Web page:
Gay men and blood donation
On September 8th 2011, Health Ministers announced that the rule regarding the eligibility of gay and bisexual men to donate blood have changed. The new policy allows gay and bisexual men to donate blood if they have not had oral or anal sex with a man in the last year. Previously all men who had ever had sex with another man (including men who are gay, bisexual or had a one off sexual encounter with another man) could not donate blood.
The reason for the original lifetime ban
The ban on gay men donating blood was introduced as a response to the HIV epidemic, which in the UK mostly affected gay men. While the proportion of gay men with HIV was, at that time, small, the technology to accurately test all blood for HIV did not exist. Therefore it was considered that this group presented a significant risk of blood containing HIV entering the blood transfusion service. Consequently the UK Blood Service chose to impose a lifetime ban on all men who had ever had sex with another man
The reason for the change in the policy
The criteria for accepting blood donors are recommended to the UK Government by the Advisory Committee on the Safety of Blood, Tissues and Organs (SaBTO). These criteria are regularly reviewed to ensure they are appropriate and based on the most up to date scientific evidence.
The review that prompted the change, carried out by SaBTO and completed in May 2011, found that:
- Improvements in blood donation testing have been implemented since the last review
- All UK Blood Services now use Nucleic Acid Testing for HIV and hepatitis B and C viruses, which has greatly reduced the window period for detection of these viruses
- All tests are fully automated and are monitored by advanced IT systems, reducing the risk of any error in the testing process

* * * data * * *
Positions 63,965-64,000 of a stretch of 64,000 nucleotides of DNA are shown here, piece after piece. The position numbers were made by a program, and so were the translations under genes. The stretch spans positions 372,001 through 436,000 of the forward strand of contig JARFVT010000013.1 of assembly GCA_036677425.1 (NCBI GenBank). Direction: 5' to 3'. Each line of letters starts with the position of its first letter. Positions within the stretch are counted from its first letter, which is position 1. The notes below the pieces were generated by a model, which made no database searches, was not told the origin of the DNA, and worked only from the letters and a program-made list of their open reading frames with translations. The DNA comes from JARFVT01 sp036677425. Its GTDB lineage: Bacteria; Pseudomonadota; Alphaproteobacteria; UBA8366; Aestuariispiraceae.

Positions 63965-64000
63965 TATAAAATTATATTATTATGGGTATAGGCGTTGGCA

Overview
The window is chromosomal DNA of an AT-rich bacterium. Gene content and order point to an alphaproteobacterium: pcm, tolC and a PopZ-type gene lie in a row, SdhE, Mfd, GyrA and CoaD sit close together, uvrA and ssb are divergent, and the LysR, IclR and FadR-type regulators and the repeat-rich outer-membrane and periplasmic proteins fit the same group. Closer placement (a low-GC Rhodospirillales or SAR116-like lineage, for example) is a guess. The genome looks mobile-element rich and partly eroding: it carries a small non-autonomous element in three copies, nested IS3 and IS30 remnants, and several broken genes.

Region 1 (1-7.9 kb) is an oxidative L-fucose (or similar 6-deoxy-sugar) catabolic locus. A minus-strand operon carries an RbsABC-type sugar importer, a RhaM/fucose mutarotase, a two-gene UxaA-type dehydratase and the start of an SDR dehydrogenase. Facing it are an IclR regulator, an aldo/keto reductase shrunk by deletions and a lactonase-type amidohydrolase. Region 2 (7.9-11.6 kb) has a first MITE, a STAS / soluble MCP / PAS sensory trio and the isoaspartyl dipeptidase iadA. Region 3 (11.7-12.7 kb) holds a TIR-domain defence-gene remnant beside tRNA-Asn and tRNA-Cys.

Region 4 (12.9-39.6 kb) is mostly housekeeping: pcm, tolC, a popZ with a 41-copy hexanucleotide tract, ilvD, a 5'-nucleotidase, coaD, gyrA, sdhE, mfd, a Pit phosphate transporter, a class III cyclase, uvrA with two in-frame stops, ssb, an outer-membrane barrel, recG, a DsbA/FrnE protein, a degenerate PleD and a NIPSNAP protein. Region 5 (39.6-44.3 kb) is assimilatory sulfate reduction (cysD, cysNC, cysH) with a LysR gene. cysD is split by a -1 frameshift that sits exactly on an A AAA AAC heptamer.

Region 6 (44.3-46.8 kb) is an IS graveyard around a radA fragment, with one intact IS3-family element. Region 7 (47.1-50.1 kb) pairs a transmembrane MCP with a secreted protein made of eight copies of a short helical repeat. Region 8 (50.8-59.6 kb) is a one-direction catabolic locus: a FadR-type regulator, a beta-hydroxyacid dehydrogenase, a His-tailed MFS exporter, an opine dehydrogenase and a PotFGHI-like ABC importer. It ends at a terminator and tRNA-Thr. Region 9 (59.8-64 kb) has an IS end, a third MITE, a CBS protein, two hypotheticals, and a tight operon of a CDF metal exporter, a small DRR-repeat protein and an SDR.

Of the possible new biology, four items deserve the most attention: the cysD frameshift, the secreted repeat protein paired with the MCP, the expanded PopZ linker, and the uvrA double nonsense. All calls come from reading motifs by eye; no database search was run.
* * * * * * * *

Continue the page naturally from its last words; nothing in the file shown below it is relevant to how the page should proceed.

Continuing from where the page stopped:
- The introduction of a 12 month deferral would maintain the safety of the blood supply and bring the criteria for MSM in line with those for other groups that are at an increased risk of carrying blood-borne infections
- A 12 month deferral would not adversely affect the safety of the blood supply, however compliance with the policy (and all donor selection criteria) is crucial
- If donors do not comply with donor selection criteria and donate blood shortly after any behaviour that places them at risk of acquiring a blood-borne infection, there is a possibility that they might donate blood during the window period where infection will not be detected by available screening tests, but could be transmitted via a blood donation.
The reason for a one year deferral period
Given that gay and bisexual men are now allowed to donate blood, it may be difficult for some people to accept and understand why there is still a one year deferral period after sex for these men. Even though the vast majority of gay and bisexual men do not have HIV or Hepatitis B , Gay and bisexual men, as a group, are at higher risk of acquiring some these blood borne infections than the majority of the UK population. In recent years there have been great advances in testing technologies, leading to shorter window periods, when infections may not be detected in tests. However, these window periods cannot be eliminated and if a person donates blood during the window period, the infection could then be transmitted via a blood donation.